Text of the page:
Bids invited to lease London`s 2012 main stadium
Organisations who want to lease the main 2012 Olympic stadium after the Games are over have until the end of September to submit their bids, the company responsible for the process said on Wednesday.
London: Organisations who want to lease the main 2012 Olympic stadium after the Games are over have until the end of September to submit their bids, the company responsible for the process said on Wednesday.
The future of the 516 million pound (USD 806 million) venue is a concern for lawmakers, who fear it could turn into a white elephant unless a tenant is found quickly.
Organisers deliberately designed the arena to provide flexibility, but initial interest by soccer, rugby and cricket clubs foundered because of a commitment to retain an athletics track around the pitch.
More than 100 organisations took part in an initial expression of interest process earlier this year, from which a group has emerged backing the existance of a multi-use stadium for athletics and possible commercial, health or educational uses, the Olympic Park Legacy Company (OPLC) said.
The interested parties also favoured a long lease, and reducing the capacity from 80,000 to between 25,000 and 60,000 seats, depending on their plans.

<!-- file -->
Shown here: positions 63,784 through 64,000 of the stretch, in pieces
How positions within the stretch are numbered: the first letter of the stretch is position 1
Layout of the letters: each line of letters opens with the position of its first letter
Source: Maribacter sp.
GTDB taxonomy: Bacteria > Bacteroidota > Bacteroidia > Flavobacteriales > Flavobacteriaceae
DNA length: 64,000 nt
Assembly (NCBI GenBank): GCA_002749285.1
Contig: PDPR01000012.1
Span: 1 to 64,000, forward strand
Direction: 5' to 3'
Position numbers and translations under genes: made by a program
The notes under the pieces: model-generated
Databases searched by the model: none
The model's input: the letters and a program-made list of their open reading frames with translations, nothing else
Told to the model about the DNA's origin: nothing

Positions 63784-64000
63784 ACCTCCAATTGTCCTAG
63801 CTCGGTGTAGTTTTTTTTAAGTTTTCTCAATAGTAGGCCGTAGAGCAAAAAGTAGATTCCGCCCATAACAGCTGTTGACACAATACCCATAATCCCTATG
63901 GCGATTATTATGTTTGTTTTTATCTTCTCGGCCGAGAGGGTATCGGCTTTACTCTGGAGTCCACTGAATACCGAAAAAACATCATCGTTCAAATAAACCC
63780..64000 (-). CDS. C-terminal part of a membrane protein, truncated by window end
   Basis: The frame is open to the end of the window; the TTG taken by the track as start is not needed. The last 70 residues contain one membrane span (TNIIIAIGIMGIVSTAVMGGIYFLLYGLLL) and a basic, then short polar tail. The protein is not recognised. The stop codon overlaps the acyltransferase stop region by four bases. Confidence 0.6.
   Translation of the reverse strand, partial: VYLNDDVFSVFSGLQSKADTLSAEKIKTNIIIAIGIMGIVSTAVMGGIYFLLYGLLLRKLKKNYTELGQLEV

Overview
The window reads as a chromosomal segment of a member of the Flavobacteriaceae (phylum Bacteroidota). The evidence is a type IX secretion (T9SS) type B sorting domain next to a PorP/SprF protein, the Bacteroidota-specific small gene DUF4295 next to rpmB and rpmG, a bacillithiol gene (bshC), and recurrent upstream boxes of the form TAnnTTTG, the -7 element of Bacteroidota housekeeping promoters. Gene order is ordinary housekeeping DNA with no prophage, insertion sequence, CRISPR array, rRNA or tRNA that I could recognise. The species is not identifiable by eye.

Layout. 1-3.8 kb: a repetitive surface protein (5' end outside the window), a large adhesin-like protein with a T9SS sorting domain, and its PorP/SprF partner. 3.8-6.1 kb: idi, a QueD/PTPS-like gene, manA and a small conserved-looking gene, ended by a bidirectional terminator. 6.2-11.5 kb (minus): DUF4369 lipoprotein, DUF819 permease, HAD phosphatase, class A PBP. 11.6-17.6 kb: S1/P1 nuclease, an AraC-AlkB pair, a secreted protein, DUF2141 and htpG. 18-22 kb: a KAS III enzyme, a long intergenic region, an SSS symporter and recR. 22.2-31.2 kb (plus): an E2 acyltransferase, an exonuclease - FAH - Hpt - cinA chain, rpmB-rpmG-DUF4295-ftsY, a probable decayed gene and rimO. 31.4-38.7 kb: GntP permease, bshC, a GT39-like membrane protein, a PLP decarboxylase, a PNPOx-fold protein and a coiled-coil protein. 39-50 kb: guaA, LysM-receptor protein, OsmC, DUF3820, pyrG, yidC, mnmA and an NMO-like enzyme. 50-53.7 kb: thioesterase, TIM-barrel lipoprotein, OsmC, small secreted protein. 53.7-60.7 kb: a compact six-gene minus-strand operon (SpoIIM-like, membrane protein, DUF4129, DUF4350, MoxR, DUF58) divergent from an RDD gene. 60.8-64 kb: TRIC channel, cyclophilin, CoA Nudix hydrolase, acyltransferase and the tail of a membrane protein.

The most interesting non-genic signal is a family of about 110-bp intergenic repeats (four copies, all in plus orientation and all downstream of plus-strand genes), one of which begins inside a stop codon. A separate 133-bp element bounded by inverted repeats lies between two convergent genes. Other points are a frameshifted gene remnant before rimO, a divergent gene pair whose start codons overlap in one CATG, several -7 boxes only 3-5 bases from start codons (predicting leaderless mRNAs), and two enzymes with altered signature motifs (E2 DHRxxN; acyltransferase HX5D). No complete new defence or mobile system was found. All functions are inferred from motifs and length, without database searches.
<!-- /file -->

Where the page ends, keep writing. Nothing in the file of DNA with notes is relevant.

The OPLC, responsible for planning and developing the Olympic Park`s post-games use, said last November that it was keen to review all possible legacy options.
The new owners of Premier League soccer club West Ham are among those interested, saying in March that they could co-exist with athletics, as is U.S. sports and leisure giant AEG.
The OPLC said bidding is not exclusive to those who took part in the interest process.
"The stadium is at the heart of the Olympic Park and securing the most appropriate solution is crucial to our long-term aspirations for the area," OPLC Chairman Margaret Ford said in a statement.
"I am delighted that organisations with a serious interest all want a mixed usage -- this is in-line with our promise to meet the bid commitments, and our vision for the stadium to be a focal point for sport and community use."
The OPLC aims to have a lease agreement signed by the end of March next year.
The cost of the stadium has doubled from its initial estimate, but it is potentially one of the most important venues for attracting longer-term jobs and investment to the Olympic Park in a previously run-down part of east London.